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James Ellroy Poster

Biography

Jump to: Overview (4) | Mini Bio (1) | Spouse (2) | Trivia (12) | Personal Quotes (5)

Overview (4)

Date of Birth 4 March 1948Los Angeles, California, USA
Birth NameLee Earle Elroy
Nicknames Dog
Lee
Height 6' 3" (1.91 m)

Mini Bio (1)

James Ellroy was born on March 4, 1948 in Los Angeles, California, USA as Lee Earle Elroy. He is a writer and producer, known for L.A. Confidential (1997), Street Kings (2008) and The Black Dahlia (2006). He was previously married to Helen Knode.

Spouse (2)

? (? - ?)
Helen Knode (? - 2006) (divorced)

Trivia (12)

The brutal murder of his mother, Jean Ellroy, in 1958, was the basis of his 1996 memoir "My Dark Places".
"The Black Dahlia" (1987) was his seventh novel. It was based on the 1947 murder of Elizabeth Short. The same case was also the basis for John Gregory Dunne's 1977 novel and later movie True Confessions (1981) with Robert De Niro and Robert Duvall ). Black Dahlia was the first novel in a series to become known as "The L.A. Quartet." "L.A. Confidential," "White Jazz," and "The Big Nowhere" are the other novels in the quartet.
Prior to his success, he used to work as a golf caddy at the Bel Air Country Club.
Is an avid fan of ex-LAPD officer turned novelist Joseph Wambaugh.
Is a good friend of crime novelist Edward Bunker.
Is a huge supporter of the Los Angeles Police Department. He also has several friends on the force, like robbery-homicide Detective Rick Jackson and L.A. County Sheriff William Stoner.
His first unpublished novel was titled "L.A. Death Trap", which was later revised to give the first drafts of "Blood on the Moon", "Because the Night" and "Suicide Hill", three novels also known as the Lloyd Hopkins trilogy.
Wrote several scripts that never got made. Among others: White Heat, the remake of Raoul Walsh's classic; 77, a tough police drama set in South Central dealing with the SLA shootout with SWAT in the seventies; White Jazz, an adaptation of his own crime novel; and Mr. Smith, a film noir inspired by the real-life activities of LAPD firearms expert Richard Smith.
Was asked by his editor to shorten his novel "White Jazz" from 900 pages to 350. Rather than removing sub-plots, Ellroy achieved this by eliminating verbs, creating a unique style of prose.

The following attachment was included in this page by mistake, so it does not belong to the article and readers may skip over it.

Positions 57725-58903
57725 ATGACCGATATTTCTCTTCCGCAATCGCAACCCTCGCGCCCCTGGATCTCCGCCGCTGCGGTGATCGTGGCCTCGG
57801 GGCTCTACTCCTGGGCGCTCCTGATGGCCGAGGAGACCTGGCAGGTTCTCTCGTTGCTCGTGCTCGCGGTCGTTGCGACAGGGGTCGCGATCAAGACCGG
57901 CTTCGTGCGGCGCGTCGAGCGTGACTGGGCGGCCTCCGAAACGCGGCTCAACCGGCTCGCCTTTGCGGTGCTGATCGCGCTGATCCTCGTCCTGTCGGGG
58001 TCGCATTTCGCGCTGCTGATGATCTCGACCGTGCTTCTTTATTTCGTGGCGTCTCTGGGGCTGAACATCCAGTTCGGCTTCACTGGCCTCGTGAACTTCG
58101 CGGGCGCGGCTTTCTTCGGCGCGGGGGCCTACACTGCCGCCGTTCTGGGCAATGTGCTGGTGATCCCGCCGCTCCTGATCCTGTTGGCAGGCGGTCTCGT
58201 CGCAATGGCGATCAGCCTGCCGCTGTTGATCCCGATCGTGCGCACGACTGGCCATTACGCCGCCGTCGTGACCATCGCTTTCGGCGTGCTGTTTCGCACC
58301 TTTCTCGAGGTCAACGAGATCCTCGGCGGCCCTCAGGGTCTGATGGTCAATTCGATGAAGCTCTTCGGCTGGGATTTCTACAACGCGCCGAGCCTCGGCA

In an E-pinion article on Empire Online, James Ellroy listed these as his Top 10 favorite films: Vertigo (1958), The Godfather: Part II (1974), The Prowler (1951), The Lineup (1958), The Big Knife (1955), Odds Against Tomorrow (1959), Sunset Boulevard (1950), Double Indemnity (1944), Out of the Past (1947), 711 Ocean Drive (1950).
In an article for the UK magazine Neon, Ellroy listed these as his ten favorite crime movies: L.A. Confidential (1997), The Godfather: Part II (1974), The Prowler (1951), Crime Wave (1954), Odds Against Tomorrow (1959), The Killing (1956), Plunder Road (1957), The Lineup (1958), 711 Ocean Drive (1950), Vertigo (1958).
During a 2005 book tour, Ellroy predicted that the film adaptation of his novel, The Black Dahlia, would be "an intriguing flop". The film was a box office failure.

Personal Quotes (5)

I'm happy for the money. I'm happy for the exposure... Every once in a while there's lightning in a bottle like with 'L.A. Confidential (1997)' so we'll see what happens with The Black Dahlia (2006). Even bad movies create substantial readership for your books.
I am a master of fiction. I am also the greatest crime writer who ever lived. I am to the crime novel in specific what Leo Tolstoy is to the Russian novel and what Ludwig van Beethoven is to music.
[on Ludwig van Beethoven] The greatest artist ever given to earth by God.
My novel The Black Dahlia (2006) will be poorly filmed in March of next year by overrated auteur Brian De Palma. Fatuously good-looking Josh Hartnett and Scarlett Johansson will weakly star in this vehicle. The production designer is Dante Ferretti who production designed most of the great Scor-sleazy movies, so it will look very good and it will be shot by the esteemed Vilmos Zsigmond. I predict an intriguing flop...that will nevertheless sell me a shitload of books.
[on Zodiac (2007)] One of the half-dozen greatest American crime films.

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